Zsh Mailing List Archive
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Re: [ZSH] Re: idea for new feature (was: Re: sticky-note and zle bindings)

On Wed, 11 Jun 2008, Richard Hartmann wrote:

On Wed, Jun 11, 2008 at 02:26, Benjamin R. Haskell <zsh@xxxxxxxxxx> wrote:

I don't see the advantage or difference yet (except the "on a different level" part -- the 'screen' way makes more sense to me at this point).

For example, you can not space out screen windows over terminal emulator tabs. Also, you can not run a screen session across a reboot which works just fine with a ID thing.

Both good points. I hadn't considered the former because terminals, tabs, and I don't get along (47 tabs in Firefox currently, but back when I was using Konsole, tabs just drove me mad.). And the latter because I'd been thinking in the 'screen' paradigm (just saving my running apps, not reinstantiating them or similar).

Perusing the previous thread made me wonder: Is there a solution for the problem of needing co-operation from, say, the X Window manager? Or have you settled on being able to pass in a dead/killed shell's UUID/GUID?

What would you neec X for? The TE sets the variable in the environment and invokes the shell, which takes over from there.

That question was regarding the issues in the second email in the thread you forwarded:

From: Bart Schaefer <schaefer@xxxxxxxxxxxxxxxx>
Date: Thu, Jan 17, 2008 at 05:11
To: zsh-users@xxxxxxxxxx


The problem is that zsh can't do it by iself.  So, your X server has crashed and 20 shell windows went kablooie.  Even if every zsh has faithfully been recording its state somewhere, how does each new xterm you launch on the retarted X desktop know which one of the 20 saved states it should restore?

This is actually made *worse* by the fact that many modern X desktops have "session managers" that will remember the apps and placement of your windows and re-launch them on restart, so you may have 20 new xterms all examining the set of state files effectively at once.

Even supposing your session manager doesn't do this, and you have a command to launch a new xterm for every state file and somehow pass it (ZDOTDIR maybe?) the name of the file it should initialize, zsh can't track window placements or much of anything else that would help you to tell which window is which after they reappear.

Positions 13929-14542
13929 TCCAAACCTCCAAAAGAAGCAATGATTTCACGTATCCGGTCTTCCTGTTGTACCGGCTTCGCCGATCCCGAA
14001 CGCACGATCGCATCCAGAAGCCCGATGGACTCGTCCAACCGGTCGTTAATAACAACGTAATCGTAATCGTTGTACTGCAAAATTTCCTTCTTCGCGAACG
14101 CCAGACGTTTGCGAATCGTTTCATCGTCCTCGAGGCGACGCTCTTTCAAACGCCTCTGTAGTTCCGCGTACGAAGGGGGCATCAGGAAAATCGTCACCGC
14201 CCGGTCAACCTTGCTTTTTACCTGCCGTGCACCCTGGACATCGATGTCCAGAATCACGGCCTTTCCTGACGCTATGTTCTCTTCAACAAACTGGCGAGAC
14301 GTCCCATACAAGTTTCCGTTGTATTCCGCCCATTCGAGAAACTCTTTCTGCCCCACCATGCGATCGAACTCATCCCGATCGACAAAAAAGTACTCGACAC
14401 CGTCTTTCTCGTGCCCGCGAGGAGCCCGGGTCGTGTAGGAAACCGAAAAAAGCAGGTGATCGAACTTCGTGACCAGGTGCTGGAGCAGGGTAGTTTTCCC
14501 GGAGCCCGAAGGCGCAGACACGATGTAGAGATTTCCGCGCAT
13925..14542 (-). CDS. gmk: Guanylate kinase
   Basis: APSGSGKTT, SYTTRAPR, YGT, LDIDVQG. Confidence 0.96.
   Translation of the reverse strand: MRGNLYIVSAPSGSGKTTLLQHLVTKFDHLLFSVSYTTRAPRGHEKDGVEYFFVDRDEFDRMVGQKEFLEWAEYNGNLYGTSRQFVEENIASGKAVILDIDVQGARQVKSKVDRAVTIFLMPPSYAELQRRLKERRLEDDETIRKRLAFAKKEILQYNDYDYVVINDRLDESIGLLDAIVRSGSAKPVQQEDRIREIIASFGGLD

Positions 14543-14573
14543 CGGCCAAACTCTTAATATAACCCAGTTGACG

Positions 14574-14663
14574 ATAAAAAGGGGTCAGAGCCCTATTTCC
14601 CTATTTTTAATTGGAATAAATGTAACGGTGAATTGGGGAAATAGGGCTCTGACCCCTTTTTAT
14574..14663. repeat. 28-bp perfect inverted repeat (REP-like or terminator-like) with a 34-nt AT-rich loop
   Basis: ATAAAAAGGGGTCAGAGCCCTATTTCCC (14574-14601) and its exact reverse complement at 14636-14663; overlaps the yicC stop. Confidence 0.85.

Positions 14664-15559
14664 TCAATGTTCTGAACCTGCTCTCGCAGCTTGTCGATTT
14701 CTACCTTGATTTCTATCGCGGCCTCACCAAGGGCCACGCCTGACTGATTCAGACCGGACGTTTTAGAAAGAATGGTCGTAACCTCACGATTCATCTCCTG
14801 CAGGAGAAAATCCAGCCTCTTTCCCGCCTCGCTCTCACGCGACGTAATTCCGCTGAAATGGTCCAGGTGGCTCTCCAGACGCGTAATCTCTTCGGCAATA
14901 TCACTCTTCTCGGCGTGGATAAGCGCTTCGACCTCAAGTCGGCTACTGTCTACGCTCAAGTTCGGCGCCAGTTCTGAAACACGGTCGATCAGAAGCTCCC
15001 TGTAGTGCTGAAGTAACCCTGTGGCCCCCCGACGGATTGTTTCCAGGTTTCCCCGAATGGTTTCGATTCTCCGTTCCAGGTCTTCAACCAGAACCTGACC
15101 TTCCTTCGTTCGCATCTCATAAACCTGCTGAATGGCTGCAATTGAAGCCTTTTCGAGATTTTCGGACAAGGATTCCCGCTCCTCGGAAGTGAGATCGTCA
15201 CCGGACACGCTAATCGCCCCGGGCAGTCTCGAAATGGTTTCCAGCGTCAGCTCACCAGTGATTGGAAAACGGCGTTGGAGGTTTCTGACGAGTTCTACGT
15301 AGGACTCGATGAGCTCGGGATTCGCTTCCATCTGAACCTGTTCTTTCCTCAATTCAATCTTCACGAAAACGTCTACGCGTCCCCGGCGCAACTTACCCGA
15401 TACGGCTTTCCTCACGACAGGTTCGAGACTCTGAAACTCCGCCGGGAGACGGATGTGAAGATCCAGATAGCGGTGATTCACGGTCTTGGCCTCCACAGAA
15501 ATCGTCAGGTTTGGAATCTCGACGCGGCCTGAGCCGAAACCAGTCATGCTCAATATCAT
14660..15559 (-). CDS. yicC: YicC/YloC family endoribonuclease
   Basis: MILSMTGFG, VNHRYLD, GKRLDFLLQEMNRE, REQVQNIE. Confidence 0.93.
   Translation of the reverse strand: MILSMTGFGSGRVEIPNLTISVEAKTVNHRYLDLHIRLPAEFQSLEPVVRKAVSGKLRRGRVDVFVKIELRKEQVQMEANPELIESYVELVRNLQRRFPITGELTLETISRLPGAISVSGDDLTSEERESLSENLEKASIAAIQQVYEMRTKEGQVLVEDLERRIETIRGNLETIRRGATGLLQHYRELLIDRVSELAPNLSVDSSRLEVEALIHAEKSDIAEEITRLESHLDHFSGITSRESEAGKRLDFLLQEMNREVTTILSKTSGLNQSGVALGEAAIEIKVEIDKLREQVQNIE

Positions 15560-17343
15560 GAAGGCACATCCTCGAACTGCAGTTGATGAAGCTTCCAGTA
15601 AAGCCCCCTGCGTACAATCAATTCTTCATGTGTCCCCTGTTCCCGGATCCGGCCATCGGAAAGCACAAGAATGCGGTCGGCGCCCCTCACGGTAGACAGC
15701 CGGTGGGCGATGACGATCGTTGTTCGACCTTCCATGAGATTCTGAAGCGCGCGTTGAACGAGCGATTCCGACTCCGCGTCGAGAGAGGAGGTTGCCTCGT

The upshot is that this isn't a zsh feature -- it's a cooperative feature that requires effort from both the shell and whatever other user interface environment it's running inside.  It's pretty simple to dump state somewhere from the precmd() function, if only you know what to do with it later.


And again in:

From: Bart Schaefer <schaefer@xxxxxxxxxxxxxxxx>
Date: Sun, Jan 20, 2008 at 01:05
To: zsh-users@xxxxxxxxxx

On Jan 19, 10:46pm, Andy Spiegl wrote:
} Subject: Re: idea for new feature (was: Re: sticky-note and zle bindings)
That's the part that would require cooperation from the X session manager and/or the terminal emulator.

But, later emails (that I didn't get to via the web interface) seem to scale that expectation back to the terminal emulator setting a variable or some other scheme (just storing 5,10,... sessions and automatically resuming unless told not to, etc.).

(Is there an alternate interface to the online mailing list archive, btw? I hate all the clicking around -- I'd rather download an .mbox file and use it in Alpine.)

I forwarded you the full thread.

Thanks. Much easier.

Is Alpine a proper replacement for pine, now? I heard of pain when Alpine was born.

I've been using it for months now. But, I never had any trouble. Most of the issues on the lists (alpine-alpha formerly, and alpine-info currently[1]) seem to center around character-set issues (which I avoid by using UTF-8) and differences in pipe behavior (some GPG/PGP scripts can't get the old Pine piping behavior in Alpine).

[1] https://mailman1.u.washington.edu/mailman/listinfo/alpine-info

But, won't this also be a problem with whatever mechanism you're envisioning? Or is this beyond the scope of what you'd want your "thing" to do (re-attaching already-running programs)?

Re-attaching is outside the scope of this. One could think about using a mechanism like retty or simply stopping the execution of the 'child', pivoting STDIN, STDOUT and STDERR from under its feet and letting it run again, but that confuses a _lot_ of programs (for the obvious reason that this is something you normally do not anticipate).

Yes, that makes more sense to me now with more context. (mainly: storing shell state rather than terminal state)


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